|Publication number||US4782270 A|
|Application number||US 07/044,095|
|Publication date||Nov 1, 1988|
|Filing date||Apr 30, 1987|
|Priority date||Apr 30, 1987|
|Also published as||DE3876753D1, DE3876753T2, EP0313646A1, EP0313646B1, WO1988008603A1|
|Publication number||044095, 07044095, US 4782270 A, US 4782270A, US-A-4782270, US4782270 A, US4782270A|
|Inventors||Karl E. Dueland, Michael D. Givens|
|Original Assignee||Ncr Corporation|
|Export Citation||BiBTeX, EndNote, RefMan|
|Patent Citations (3), Classifications (9), Legal Events (6)|
|External Links: USPTO, USPTO Assignment, Espacenet|
In the field of cathode ray tubes which are utilized for providing a visual display of text material, it is generally known that some languages are displayed in one direction across the screen of the tube and that other languages are displayed in the other direction. Specifically, in the case of English and like European languages, the raster scan normally goes from left to right on the screen whereas in the case of Arabic and like languages, the raster scan normally goes from right to left on the screen.
The Arabic language includes the system of numerals and symbols currently used in Arabic speaking countries as contrasted with other systems of numerals and symbols currently in use in English speaking countries.
Representative documentation in the area of display systems includes U.S. Pat. No. 4,262,291, issued to C. C. Zammit et al. on Apr. 14, 1981, which discloses an Arabic numeral display and illustrating the correlation between Arabic and European numerals.
U.S. Pat. No. 4,581,611, issued to C. C. Yang et al. on Apr. 8, 1986, discloses a character display system having a video inhibit signal generated for a period of time to avoid or prevent flashing on the screen during refreshing thereof.
The present invention relates to cathode ray tubes and to a system for reversing directions of character displays on the screen. The invention includes a method for switching directions of character displays in a CRT terminal. While previous methods for switching directions have employed software, the present invention utilizes hardware. The raster scan for English language characters is displayed in left to right direction and the raster scan for Arabic language characters is displayed in right to left direction.
When it is desired to change the direction of the raster scan, a FONT signal changes state and a DELTA FONT signal is generated through use of hardware. The hardware provides means for latching the DELTA FONT signal through a flip-flop device and a relay is opened to disconnect the supply voltage to the CRT driver board. A counter is enabled to trigger a double throw relay which reverses the directions of the horizontal deflection coils. The counter then generates another signal which resets the flip-flop, the relay is closed, and the supply voltage is reconnected to the CRT driver board to effect a reversal in direction of the raster scan.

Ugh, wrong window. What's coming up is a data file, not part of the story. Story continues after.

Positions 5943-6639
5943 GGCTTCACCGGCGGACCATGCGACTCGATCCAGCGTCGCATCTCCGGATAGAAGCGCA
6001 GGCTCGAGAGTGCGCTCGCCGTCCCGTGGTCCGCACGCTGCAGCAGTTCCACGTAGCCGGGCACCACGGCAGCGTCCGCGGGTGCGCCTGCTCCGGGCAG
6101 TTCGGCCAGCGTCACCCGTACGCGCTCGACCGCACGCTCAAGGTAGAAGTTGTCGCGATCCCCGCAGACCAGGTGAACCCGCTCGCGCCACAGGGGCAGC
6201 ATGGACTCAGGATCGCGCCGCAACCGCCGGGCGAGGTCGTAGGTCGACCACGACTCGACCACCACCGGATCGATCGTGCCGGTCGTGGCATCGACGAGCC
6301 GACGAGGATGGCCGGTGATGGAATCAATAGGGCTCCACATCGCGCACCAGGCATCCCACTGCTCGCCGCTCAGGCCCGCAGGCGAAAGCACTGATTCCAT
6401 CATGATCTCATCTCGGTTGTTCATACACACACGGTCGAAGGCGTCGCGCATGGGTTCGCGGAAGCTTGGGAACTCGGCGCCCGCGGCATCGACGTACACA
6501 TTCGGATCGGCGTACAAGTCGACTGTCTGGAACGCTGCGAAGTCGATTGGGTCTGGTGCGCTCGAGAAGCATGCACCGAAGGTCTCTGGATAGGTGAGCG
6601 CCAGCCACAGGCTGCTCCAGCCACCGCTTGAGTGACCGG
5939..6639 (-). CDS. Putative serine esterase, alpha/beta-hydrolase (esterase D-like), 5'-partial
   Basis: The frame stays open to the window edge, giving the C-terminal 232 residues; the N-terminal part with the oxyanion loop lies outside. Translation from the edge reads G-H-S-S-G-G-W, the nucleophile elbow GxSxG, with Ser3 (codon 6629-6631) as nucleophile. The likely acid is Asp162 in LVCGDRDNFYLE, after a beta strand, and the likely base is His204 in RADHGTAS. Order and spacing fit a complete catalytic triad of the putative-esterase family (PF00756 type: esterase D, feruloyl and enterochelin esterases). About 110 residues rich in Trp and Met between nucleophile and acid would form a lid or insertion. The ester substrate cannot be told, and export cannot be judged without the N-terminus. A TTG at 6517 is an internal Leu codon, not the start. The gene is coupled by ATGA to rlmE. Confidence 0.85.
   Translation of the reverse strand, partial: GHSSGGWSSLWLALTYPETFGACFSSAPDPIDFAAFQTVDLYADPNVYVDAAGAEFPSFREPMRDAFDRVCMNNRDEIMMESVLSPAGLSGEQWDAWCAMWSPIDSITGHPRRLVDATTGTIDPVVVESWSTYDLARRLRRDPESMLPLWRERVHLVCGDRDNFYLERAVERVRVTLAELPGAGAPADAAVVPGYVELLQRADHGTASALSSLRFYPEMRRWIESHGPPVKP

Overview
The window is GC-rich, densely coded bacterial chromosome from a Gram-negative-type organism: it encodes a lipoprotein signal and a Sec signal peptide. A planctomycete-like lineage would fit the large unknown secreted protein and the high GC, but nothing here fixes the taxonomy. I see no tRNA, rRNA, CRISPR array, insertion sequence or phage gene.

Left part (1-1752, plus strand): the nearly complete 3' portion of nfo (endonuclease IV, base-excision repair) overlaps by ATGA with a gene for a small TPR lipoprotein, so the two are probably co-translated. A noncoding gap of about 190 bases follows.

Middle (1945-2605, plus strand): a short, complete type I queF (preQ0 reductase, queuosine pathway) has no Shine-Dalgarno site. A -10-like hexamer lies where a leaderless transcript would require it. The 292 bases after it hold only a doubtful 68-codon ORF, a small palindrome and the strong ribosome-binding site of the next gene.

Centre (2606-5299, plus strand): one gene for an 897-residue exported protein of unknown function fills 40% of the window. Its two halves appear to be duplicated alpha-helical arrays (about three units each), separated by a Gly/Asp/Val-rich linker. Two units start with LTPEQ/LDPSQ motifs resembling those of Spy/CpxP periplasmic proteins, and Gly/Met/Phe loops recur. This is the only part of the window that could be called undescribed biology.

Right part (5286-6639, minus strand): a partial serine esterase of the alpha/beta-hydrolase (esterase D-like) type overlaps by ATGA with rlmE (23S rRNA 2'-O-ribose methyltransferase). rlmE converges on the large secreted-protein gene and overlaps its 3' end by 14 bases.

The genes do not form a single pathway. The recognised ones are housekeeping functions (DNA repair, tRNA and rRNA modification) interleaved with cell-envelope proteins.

In accordance with the above discussion, a principal object of the present invention is to provide hardware means for reversing the direction of character displays on a CRT screen.
Another object of the present invention is to provide a CRT display system which can more simply accommodate different languages.
An additional object of the present invention is to provide a CRT display system which uses switching and relay means for reversing the supply voltage connections to the horizontal deflection coils.
A further object of the present invention is to provide timing means for triggering double pole, double throw relay means to reverse the connections of the horizontal deflection coils of the CRT.
Additional advantages and features of the present invention will become apparent and fully understood from a reading of the following description taken together with the annexed drawing.
FIG. 1 is a block diagram illustrating the diagrammatic structure of the system;
FIG. 2 illustrates the manner of orientation of FIGS. 2A, 2B and 2C;
FIGS. 2A, 2B and 2C taken together constitute a logic diagram of the components of the system;
FIG. 3 is a timing diagram showing the various operation timings of the system; and
FIG. 4 is a flow diagram of the essential steps of the reversing system.